The Sufi dargah passes no judgement, welcomes all

In Bijapur and in Ajmer, sufi shrines welcome the dispossessed as well as the disenchanted

Written by Rana Safvi | Updated: March 25, 2018 1:52:42 pm
The Sufi dargah passes no judgement, welcomes all Women praying at a Dargah in South Delhi. (Express Photo by Cheena Kapoor/File)

As the ‘urs’ or death anniversary of Moinuddin Chishti, among the greatest Sufi masters the world has ever seen, comes around again, I was reminded of how Sufi khanqahs (hospices) and dargahs are not only sacred spaces but also welcoming spaces, without any restrictions of religion, caste or class. This is why people started flocking to the saints during their lifetime and continued to visit their shrines after they left this world. These places became community centres for the dispossessed, desperate and diseased of heart, mind and body.

On a recent trip to Karnataka, I spent a lot of time in the dargahs of Bijapur and Gulbarga. During the 13 th century, many Sufi saints came and settled in present-day Karnataka, in and around the three major cities of Bidar, Gulbarga and Bijapur. With so many Sufis settling in these three major areas it is natural that their influence is also great.

I visited the shrines of Sheikh Aleemuddin Ala, Sheikh Abdur Razzaq Qadiri, Khan Mohammad and Hazrat Shah Murtaza Qadri in Bijapur and of Hazrat Gesu Darz in Gulbarga. My visit coincided with ‘amavasya’. All these dargahs were extremely crowded with devotees, both Muslim and non-Muslim, who had travelled from many parts of Karnataka, Maharashtra and Andhra Pradesh for the occasion. They told me they came here every month on ‘amavasya’.

‘Amavasya’ is the name given in Hindi to the night when there is no moon, while ‘Purnima’ is the night of the full moon. Both are very important in Hindu culture – ‘Purnima’ is considered auspicious, while ‘amavasya’ is considered inauspicious. As per tradition, on the night of amavasya, evil spirits roam around unchecked and at night tantra and black magic can be performed. So people come to dargahs for refuge against these evil spirits and to get rid of any effects of the evil eye. Many come to pray for their needs and for solace from worldly cares.

At the dargah of Sheikh Ameenuddin Aala, I met Ambuja who had come with her daughter Saujanya and relative Nagamma. My friend Abdul Aziz Rajput, acted as translator. Ambuja’s maternal aunt used to come to the dargahs on Thursdays and on ‘amavasya’ to pray as her daughter was having marital problems. After a few visits, her husband took her back home and her problems were sorted out and she was now living in domestic bliss. She, in turn, asked Ambuja to start visiting the dargah for speedy disposal of her problems. Saujanya had been feeling restless and the mother fearing the effects of the evil eye started visiting and very soon Saujanya felt better too. Now they were regular visitors and would visit on other days too for other problems.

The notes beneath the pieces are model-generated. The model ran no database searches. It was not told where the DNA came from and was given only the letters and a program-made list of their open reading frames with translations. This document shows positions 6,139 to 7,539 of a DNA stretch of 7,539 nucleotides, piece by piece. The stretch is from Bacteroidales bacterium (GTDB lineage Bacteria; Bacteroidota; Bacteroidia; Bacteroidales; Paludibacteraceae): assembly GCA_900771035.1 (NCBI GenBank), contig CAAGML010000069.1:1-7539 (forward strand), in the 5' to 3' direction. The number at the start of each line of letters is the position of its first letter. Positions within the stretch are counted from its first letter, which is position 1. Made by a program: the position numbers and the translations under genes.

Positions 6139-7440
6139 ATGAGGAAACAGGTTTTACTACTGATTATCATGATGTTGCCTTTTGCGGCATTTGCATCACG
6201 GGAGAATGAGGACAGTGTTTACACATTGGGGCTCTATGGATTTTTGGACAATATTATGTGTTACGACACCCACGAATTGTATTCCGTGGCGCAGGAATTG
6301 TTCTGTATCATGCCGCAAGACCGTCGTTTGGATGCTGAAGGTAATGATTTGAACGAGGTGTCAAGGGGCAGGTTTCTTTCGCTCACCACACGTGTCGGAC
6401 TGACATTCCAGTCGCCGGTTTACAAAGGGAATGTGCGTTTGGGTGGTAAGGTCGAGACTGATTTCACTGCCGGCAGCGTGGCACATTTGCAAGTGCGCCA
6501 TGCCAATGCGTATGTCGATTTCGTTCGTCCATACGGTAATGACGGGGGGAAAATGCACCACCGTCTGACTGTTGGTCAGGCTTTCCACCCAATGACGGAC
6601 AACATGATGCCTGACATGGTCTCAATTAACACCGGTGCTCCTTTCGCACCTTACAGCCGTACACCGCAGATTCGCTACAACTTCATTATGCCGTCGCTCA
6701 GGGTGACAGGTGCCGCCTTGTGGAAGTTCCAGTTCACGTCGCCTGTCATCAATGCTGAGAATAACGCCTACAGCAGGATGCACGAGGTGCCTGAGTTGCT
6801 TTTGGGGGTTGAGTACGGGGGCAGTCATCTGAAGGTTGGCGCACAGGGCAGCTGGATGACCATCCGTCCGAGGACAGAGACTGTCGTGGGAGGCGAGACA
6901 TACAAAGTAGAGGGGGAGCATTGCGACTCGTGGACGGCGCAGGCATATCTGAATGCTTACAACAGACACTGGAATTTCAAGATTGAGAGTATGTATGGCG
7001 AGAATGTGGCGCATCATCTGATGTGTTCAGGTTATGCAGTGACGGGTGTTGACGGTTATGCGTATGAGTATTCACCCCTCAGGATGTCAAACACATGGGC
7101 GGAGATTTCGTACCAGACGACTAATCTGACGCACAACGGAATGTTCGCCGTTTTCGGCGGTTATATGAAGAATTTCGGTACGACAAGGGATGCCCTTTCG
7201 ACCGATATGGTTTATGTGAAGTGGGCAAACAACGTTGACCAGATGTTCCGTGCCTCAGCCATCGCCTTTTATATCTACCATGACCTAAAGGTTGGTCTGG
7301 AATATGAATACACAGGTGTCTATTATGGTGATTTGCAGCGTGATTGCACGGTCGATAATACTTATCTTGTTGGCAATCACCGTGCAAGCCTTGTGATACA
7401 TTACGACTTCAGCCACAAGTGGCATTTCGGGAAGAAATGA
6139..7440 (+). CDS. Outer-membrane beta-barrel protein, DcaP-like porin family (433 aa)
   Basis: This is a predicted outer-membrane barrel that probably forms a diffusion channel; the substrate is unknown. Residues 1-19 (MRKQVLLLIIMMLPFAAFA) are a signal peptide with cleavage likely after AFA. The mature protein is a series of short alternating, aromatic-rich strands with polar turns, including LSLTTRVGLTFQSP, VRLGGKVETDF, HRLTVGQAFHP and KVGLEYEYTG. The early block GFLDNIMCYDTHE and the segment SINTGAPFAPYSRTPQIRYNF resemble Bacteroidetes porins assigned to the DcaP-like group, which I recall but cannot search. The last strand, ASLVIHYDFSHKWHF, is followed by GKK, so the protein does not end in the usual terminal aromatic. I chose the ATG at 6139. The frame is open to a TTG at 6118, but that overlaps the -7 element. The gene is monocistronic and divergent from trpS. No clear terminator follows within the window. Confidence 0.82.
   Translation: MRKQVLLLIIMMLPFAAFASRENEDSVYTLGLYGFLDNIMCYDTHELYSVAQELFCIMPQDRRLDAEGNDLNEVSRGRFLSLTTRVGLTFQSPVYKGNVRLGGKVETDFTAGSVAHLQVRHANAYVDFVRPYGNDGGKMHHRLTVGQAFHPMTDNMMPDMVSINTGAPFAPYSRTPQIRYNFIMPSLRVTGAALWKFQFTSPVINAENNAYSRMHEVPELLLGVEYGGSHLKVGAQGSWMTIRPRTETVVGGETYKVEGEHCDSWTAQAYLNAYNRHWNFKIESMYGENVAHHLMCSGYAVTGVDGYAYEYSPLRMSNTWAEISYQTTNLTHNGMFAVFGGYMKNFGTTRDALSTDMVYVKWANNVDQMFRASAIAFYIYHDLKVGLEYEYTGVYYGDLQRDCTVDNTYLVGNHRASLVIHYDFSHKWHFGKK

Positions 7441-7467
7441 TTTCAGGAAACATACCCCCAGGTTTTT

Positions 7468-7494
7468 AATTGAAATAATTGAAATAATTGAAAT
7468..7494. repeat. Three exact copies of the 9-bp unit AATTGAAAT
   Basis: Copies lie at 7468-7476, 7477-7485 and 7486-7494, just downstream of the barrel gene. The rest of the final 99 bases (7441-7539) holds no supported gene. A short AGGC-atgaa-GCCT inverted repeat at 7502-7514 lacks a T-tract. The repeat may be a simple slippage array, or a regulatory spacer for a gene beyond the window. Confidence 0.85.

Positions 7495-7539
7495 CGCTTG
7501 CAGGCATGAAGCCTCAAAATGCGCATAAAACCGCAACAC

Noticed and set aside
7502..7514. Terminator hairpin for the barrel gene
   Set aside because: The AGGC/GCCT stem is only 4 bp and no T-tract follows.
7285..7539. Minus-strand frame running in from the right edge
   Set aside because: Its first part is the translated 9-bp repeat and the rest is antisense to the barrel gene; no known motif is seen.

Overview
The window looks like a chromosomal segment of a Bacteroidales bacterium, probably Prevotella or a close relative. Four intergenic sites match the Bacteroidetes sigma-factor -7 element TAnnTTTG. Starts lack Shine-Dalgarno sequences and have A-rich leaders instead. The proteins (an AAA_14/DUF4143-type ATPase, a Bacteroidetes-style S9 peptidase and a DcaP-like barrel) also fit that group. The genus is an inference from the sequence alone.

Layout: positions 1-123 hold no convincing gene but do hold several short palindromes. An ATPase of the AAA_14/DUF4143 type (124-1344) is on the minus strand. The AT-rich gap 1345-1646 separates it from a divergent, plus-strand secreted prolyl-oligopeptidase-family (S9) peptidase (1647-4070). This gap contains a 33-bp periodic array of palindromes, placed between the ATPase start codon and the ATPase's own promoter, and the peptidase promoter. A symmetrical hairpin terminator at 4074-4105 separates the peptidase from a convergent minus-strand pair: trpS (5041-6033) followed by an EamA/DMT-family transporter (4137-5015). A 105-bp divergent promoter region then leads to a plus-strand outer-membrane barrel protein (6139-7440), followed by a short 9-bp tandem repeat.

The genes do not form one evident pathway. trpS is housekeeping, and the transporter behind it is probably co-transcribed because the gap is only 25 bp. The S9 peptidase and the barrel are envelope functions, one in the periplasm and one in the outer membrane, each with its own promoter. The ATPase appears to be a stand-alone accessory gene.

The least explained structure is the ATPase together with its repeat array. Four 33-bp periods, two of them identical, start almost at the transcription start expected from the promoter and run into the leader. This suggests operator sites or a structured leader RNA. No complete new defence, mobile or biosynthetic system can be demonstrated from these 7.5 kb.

This kind of seeking of intercessions in dargahs instead of seeking medical help is common in dargahs across India. The reasons are not very far to seek. The dispossessed and disenchanted finds solace in the welcoming and friendly environment of a dargah. Since everyone is asking the saint to intercede on their behalf with God for something or the other no one feels disadvantaged or poor. This is one place where everyone comes with outstretched hands and feel they are greeted with open arms of the saint and their religion, caste or class doesn’t matter.

In the dargah of Hazrat Shah Murtaza Qadri, I met Amina Bi who had come from Sholapur. She had been visiting the dargah for the past 50 years and would spend a night here on the 28th of every Islamic month. She said that these visits ensured that there was peace, prosperity and health in their houses if she visited the dargah. The months in which they didn’t visit they would suffer losses and fall sick.

I talked to many and the same pattern was repeated in almost every dargah I visited, where a spirit of bonhomie, devotion and faith binds people to the saints and their fellow seekers.

I was reminded of the books written by Mehru Jaffer on the great Sufi saint, also known as Khwaja Garib Nawaz — The Book of Muinuddin Chisti and The Book of Nizamuddin Auliya. Khwaja Muinuddin Chisti, she says, “was welcomed by the people of Ajmer and made a home here where he kept the doors of his home and his kitchen open to anyone who cared to stop by to spend time with him and share knowledge about the purpose of existence. Ordinary citizens of the city flocked around Moinuddin Chishti because of the oceanic generosity displayed by him. He befriended those human beings who were shunned by the elite living in palaces and patronizing temples. It is Muinuddin who inspired other Chisti order mystics to always keep an open kitchen and to share both worldly and spiritual matters with those who have nothing in life and who are the majority in most societies.”

Perhaps it is for this reason that the followers of the saints’ flock to their shrines to celebrate their festivals with them, share their sorrows, ask for boons and offer chadors and flowers when it is fulfilled. Holi, Diwali, Basant, Eid are all celebrated in the dargahs with great enthusiasm and inclusiveness.

In an atmosphere when attempts are made to polarise on lines of caste and religion, mostly for the sake of favourable election results, this is like a soothing balm to the heart.

Just as kings have come and gone but these spiritual kings still rule our heart, elected representatives may come and go but those elected by the heart stay there permanently. For these spiritual leaders don’t divide but join. They are not scissors which cut but as Baba Farid said, needles that darn.

For all the latest Opinion News, download Indian Express App

More From Rana Safvi